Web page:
"What happened?" he whispers.
Keith runs back to the car for blankets and a first aid kit. The injured man's name is Bob, and he is 68 years old. Keith tucks a blanket around him, and covers the injured man with whatever else might keep him warm: a scarf around his head, a pair of pants across his chest. Bob is prodded into talking, but he is disoriented and in pain.
When his truck veered off the road and rolled into the ditch, it kicked up enough dust to catch the attention of the snowplow driver. If not for that cloud of dust, the accident may have gone unnoticed by the few drivers blasting by at 60 mph. An ambulance has been called, but this stretch of road between Reno and Eureka is dotted with only a few towns, many so small that they don't even have their own police departments.
Help is a long way off. For now Kimberly's ride is on hold.
An hour passes, and still there is no ambulance. Kimberly's second support vehicle arrives and Marsha Barnden, a nurse and an official for the ride, evaluates Bob and determines that while he is definitely hurting, there is nothing anyone can do other than keep him warm. The decision is made that the fresh crew will continue to follow Kimberly, while the other crew will stay with Bob.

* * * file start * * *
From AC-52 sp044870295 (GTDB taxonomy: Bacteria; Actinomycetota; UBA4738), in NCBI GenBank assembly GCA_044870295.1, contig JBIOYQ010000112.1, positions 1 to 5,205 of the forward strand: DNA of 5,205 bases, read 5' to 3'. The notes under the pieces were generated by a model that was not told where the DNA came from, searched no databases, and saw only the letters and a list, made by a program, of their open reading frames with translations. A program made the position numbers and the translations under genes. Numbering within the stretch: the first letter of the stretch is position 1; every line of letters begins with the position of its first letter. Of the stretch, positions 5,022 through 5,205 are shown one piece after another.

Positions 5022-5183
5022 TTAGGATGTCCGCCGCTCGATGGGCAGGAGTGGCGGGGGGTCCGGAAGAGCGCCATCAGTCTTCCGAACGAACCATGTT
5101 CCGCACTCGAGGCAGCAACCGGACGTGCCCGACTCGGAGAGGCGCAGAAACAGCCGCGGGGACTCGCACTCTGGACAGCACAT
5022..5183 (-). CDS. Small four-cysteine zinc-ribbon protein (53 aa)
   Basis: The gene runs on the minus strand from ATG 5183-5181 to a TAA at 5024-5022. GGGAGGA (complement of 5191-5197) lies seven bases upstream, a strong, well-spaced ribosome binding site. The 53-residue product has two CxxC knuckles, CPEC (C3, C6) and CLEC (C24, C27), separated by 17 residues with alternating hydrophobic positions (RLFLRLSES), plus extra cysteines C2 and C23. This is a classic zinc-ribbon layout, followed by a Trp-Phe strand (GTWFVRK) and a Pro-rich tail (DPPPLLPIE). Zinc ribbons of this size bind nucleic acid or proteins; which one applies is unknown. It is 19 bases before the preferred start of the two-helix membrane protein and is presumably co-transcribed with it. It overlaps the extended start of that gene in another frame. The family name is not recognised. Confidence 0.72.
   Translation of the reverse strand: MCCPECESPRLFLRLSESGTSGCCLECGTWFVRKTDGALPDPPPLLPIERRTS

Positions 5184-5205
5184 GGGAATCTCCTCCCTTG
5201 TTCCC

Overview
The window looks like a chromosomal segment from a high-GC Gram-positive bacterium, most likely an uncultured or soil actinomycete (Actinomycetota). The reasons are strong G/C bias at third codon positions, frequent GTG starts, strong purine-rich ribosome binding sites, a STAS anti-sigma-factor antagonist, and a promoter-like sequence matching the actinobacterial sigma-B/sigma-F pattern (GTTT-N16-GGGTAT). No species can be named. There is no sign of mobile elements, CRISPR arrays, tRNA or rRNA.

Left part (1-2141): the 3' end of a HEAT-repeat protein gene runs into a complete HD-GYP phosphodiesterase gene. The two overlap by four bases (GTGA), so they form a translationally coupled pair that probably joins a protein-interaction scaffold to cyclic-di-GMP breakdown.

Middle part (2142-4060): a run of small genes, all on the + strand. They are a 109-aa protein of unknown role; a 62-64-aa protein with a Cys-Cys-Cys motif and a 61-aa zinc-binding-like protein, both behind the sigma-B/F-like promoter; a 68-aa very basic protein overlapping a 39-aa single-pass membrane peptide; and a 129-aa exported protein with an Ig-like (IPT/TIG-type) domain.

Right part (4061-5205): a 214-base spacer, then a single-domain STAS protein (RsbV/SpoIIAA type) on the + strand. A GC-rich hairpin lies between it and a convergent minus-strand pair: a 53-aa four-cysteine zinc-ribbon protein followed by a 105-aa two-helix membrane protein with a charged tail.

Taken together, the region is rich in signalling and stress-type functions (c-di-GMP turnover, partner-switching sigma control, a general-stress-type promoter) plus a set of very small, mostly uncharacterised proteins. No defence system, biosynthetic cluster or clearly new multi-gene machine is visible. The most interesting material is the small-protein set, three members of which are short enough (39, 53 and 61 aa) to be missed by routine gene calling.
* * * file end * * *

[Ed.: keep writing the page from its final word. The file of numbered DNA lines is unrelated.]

Kimberly suits up again. She digs the snow out of her cleats, replenishes her drink bottles, and at 9:17 a.m. she is off.
The ambulance finally comes, and once Bob is in the hands of the paramedics, Keith drives ahead to check on Kimberly. What he sees does not look good.
At mile 185, her legs are no longer the relentless pistons they were the previous night; they move slowly, knees popping out slightly. Icicles hang from the bike's handlebars, fork, cables and cassette rings. The brake pads are coated with a layer of ice. The storm is not over, and at three hours behind schedule, she will not reach the state line before dark.
Keith drives up next to her, rolls down his window and shouts, "You want to stop?"
Tears pour down Kimberly's cheeks. She nods. No record would be made today.
A higher purpose
"There is a line between determination and stupidity. At what expense do you cross it?" Kimberly said later when reflecting on her first record attempt. "I wanted so incredibly badly to reach the state line no matter what, but would it be worth it to tear up my knees and possibly become uncontrollably hypothermic and be so far from help?"